In order to create a CERT club, there must be a teacher or faculty member willing to oversee meetings, field trips and other events. The club must garner enough interest to have members and officers.

Students will propose the idea of a club to Principal Sheila Roley, Vice Principal Jeff Roberts and the Associated Student Body leadership. Administrators seem supportive and Fayyaz is optimistic they can have a club started by the beginning of 2016.

Even though the student body is well-informed through tsunami awareness videos and conversations, she believes increased awareness through the club will “give the students more of an air of seriousness,” Howe said. “As time goes on, the danger of the tsunami is more and more impending and more and more scary. We want students in the community to know the people who are trained to help them and what to do in that case.”

The school does a tsunami drill a couple times per year, but it is more akin to “a leisurely stroll up the hill” to the safe zone, according to Howe. Avila suggested the school could incorporate simulation of an earthquake, which will happen before the tsunami, and factor in that many people will be injured during that occurrence. CERT students could help lead the drills and make them more authentic by setting up imitation medical and triage centers. The school club also could host more practices and simulations to keep students fresh on the right procedures, Avila said.

“You have to keep practicing, because when the tsunami happens, it’s going to be chaotic, so you might not remember the steps,” she said.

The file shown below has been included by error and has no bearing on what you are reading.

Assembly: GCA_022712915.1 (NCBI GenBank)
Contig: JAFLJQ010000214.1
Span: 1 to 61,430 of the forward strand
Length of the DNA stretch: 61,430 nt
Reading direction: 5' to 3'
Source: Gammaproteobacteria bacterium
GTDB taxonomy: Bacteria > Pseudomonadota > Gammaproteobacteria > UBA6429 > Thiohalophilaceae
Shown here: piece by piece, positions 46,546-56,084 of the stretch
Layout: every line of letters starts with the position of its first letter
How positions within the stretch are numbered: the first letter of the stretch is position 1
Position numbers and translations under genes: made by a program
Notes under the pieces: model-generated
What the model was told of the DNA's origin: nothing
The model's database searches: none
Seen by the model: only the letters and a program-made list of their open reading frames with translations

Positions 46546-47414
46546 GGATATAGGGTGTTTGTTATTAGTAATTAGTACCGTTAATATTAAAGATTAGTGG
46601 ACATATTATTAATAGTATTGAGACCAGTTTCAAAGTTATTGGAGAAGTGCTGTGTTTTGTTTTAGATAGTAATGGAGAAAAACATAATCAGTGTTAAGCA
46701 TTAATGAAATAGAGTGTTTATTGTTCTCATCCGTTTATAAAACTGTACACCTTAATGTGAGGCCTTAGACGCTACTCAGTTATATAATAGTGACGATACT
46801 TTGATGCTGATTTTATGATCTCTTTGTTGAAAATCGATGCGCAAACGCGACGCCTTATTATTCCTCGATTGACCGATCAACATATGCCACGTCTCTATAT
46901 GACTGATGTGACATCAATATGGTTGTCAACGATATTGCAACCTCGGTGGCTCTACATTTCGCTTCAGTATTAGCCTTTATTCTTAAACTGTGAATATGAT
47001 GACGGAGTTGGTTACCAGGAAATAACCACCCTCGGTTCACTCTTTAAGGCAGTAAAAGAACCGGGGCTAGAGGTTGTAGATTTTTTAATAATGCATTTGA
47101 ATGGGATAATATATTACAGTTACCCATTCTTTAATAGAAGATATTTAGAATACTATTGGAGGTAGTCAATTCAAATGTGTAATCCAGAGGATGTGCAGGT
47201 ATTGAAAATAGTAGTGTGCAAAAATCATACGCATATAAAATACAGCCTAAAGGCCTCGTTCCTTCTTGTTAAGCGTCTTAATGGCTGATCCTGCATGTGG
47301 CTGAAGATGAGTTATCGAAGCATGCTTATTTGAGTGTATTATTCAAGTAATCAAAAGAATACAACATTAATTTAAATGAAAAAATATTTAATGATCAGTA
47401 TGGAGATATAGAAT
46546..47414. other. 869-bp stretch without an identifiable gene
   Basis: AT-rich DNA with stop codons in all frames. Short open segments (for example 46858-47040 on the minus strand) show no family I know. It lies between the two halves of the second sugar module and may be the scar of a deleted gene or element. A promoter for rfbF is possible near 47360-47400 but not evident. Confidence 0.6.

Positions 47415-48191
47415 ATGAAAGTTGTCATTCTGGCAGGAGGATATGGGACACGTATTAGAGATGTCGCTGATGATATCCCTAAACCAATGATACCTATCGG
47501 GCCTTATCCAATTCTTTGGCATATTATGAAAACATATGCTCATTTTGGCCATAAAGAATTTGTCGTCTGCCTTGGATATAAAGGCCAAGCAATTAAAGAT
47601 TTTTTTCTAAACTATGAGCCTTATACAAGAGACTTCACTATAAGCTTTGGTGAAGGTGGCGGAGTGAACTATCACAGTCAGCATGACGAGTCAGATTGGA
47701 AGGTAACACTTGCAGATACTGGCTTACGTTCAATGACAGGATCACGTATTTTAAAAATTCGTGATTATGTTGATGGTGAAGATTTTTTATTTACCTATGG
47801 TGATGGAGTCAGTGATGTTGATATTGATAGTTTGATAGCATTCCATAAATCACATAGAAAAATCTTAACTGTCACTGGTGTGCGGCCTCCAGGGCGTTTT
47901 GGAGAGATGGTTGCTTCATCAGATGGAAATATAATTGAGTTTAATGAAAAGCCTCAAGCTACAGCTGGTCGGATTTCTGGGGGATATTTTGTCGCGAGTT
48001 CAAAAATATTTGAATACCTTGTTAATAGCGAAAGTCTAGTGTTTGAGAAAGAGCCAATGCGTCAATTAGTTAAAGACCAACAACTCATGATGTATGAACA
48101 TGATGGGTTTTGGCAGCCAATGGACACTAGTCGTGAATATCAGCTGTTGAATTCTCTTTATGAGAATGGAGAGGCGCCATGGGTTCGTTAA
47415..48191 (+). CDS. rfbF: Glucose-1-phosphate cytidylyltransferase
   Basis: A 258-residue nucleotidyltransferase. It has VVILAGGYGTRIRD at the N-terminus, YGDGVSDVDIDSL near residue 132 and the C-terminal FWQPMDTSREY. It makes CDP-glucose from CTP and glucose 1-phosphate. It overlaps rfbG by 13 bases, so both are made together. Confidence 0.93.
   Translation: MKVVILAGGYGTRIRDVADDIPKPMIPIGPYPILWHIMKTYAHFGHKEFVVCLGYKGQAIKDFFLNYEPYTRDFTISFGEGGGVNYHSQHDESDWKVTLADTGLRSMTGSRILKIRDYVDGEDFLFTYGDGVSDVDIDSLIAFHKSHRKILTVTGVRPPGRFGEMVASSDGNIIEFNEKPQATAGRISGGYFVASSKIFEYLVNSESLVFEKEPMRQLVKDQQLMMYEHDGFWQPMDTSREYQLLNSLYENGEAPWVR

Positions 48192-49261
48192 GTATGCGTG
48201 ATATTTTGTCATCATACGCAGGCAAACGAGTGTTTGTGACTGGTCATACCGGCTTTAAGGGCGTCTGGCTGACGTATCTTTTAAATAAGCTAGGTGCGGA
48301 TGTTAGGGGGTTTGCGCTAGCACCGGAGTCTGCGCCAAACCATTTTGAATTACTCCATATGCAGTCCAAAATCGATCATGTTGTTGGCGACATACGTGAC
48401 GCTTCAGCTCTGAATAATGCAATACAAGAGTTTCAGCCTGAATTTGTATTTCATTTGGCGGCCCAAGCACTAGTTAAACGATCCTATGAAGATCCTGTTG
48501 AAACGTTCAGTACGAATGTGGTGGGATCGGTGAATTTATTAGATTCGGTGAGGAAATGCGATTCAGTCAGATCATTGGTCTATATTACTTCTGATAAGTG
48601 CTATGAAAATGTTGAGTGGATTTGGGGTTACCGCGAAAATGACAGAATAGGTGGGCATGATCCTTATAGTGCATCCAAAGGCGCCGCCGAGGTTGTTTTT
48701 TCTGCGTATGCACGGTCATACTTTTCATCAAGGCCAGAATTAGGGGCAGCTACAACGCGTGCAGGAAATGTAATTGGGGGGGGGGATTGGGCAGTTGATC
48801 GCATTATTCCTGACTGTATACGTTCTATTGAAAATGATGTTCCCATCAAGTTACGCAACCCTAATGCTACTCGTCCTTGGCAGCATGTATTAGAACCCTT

Another focus will be equipment. Each classroom is said to have a backpack, but in talking with some teachers, Howe and Avila discovered some classrooms are missing backpacks or they sit empty. Some packs contain expired rations and supplies.

Pre-made packs filled with equipment are available for about $75 to $300, depending on what items they contain. Response teams or individuals can make the packs themselves, which usually saves money but is more time-consuming, Fayyaz said.

Additionally, the club participants could maintain a website or Facebook page to keep the student body and community aware of the program, local training or simulations opportunities, scholarship or college programs related to emergency preparedness and other information.

Students would not have to be part of the club to take a weekend or after-school CERT training at the school. Avila and Howe hope even other community members would be able to take the biannual training alongside students to get more people certified. The two enterprises would run alongside one another.

“The trainings only occur once or twice a year, so what happens in the middle time will be on club’s shoulders,” Fayyaz said.

The county’s Emergency Management Division is helping during the start-up phase of the county teen CERT movement, but the goal is for each school’s club to become self-sustainable and be sponsored by a local entity, such as police, fire and rescue departments.

“CERT is really supposed to be run by the community, but we’re here to help with it,” he said. “For the time being, we’re really going to be the facilitators.”